According to UAH AMSU daily temperatures, the average June 2010 day was 0.55 °C warmer than the average June 2009 day (near the surface). The implied warming rate is 55 °C per century. ;-)
Because June 2009 was relatively cool - with the anomaly of 0.05 °C - it means that the UAH anomaly for June 2010 will be around 0.60 °C which should still be enough to edge past 0.57 °C, the figure from the so-far warmest June, namely June 1998.
However, the final UAH database is using different satellites than the daily data - with smaller diurnal errors - so the final reading may change by as much as 0.05 °C which would also invalidate the claim about the "new record".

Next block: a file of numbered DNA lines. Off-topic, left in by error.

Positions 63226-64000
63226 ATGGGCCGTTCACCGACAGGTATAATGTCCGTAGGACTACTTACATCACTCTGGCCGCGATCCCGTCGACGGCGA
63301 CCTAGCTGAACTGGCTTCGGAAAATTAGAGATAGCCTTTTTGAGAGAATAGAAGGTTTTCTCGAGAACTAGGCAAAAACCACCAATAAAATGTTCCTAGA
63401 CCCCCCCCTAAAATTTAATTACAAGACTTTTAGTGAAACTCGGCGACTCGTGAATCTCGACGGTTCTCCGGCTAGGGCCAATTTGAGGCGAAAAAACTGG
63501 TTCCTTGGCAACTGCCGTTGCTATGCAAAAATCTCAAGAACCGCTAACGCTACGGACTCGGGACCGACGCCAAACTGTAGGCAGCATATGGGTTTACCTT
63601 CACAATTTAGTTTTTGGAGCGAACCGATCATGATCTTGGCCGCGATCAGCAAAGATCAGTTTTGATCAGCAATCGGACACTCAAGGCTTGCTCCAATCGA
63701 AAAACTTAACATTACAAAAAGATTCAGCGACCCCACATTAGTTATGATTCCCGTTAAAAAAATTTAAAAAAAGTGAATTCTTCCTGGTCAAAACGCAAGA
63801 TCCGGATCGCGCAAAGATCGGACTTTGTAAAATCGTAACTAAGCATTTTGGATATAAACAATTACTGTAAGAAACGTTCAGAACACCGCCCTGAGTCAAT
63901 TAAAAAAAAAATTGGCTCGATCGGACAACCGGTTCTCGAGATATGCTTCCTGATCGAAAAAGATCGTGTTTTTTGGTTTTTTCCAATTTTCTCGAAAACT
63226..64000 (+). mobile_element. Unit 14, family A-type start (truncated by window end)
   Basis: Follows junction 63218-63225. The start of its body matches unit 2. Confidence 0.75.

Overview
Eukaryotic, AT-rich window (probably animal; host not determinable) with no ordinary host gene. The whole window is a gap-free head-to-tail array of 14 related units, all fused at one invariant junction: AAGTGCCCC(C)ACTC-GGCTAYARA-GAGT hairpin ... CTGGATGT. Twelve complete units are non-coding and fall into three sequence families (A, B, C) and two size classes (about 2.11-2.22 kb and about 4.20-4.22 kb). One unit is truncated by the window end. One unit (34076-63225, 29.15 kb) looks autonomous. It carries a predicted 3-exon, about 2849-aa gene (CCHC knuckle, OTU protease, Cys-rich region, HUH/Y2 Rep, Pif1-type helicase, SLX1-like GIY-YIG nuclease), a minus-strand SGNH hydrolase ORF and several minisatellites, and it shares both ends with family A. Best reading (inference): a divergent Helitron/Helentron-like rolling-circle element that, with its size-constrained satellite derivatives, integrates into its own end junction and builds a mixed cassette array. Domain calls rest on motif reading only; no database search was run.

In 2009, the July anomaly was 0.39 °C higher than the June anomaly.
Roy Spencer says that the final reading will probably be 0.44 °C, which is 0.16 °C lower than one calculated above. It's a huge change caused by the new satellite. The daily data are therefore unusable and my confidence in the satellite record has dropped markedly.